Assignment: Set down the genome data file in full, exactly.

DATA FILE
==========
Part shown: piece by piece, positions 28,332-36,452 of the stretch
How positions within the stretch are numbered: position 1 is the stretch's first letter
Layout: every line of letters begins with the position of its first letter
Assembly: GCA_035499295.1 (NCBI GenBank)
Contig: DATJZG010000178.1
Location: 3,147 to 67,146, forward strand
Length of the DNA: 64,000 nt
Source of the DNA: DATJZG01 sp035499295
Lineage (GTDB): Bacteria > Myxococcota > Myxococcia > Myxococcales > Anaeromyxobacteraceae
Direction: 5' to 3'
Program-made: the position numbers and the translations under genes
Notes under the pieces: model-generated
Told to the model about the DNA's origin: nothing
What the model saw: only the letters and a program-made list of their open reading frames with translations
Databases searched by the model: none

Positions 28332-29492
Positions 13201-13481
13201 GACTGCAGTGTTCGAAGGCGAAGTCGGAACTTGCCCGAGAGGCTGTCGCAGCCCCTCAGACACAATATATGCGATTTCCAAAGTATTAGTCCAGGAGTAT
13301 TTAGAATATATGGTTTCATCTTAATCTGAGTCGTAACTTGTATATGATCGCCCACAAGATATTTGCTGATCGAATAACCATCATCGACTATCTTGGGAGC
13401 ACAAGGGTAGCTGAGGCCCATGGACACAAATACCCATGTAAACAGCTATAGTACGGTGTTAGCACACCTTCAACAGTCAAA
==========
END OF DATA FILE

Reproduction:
Part shown: piece by piece, positions 28,332-36,452 of the stretch
How positions within the stretch are numbered: position 1 is the stretch's first letter
Layout: every line of letters begins with the position of its first letter
Assembly: GCA_035499295.1 (NCBI GenBank)
Contig: DATJZG010000178.1
Location: 3,147 to 67,146, forward strand
Length of the DNA: 64,000 nt
Source of the DNA: DATJZG01 sp035499295
Lineage (GTDB): Bacteria > Myxococcota > Myxococcia > Myxococcales > Anaeromyxobacteraceae
Direction: 5' to 3'
Program-made: the position numbers and the translations under genes
Notes under the pieces: model-generated
Told to the model about the DNA's origin: nothing
What the model saw: only the letters and a program-made list of their open reading frames with translations
Databases searched by the model: none

Positions 28332-29492
Positions 13201-13481
13201 GACTGCAGTGTTCGAAGGCGAAGTCGGAACTTGCCCGAGAGGCTGTCGCAGCCCCTCAGACACAATATATGCGATTTCCAAAGTATTAGTCCAGGAGTAT
13301 TTAGAATATATGGTTTCATCTTAATCTGAGTCGTAACTTGTATATGATCGCCCACAAGATATTTGCTGATCGAATAACCATCATCGACTATCTTGGGAGC
13401 ACAAGGGTAGCTGAGGCCCATGGACACAAATACCCATGTAAACAGCTATAGTACGGTGTTAGCACACCTTCAACAGTCAAA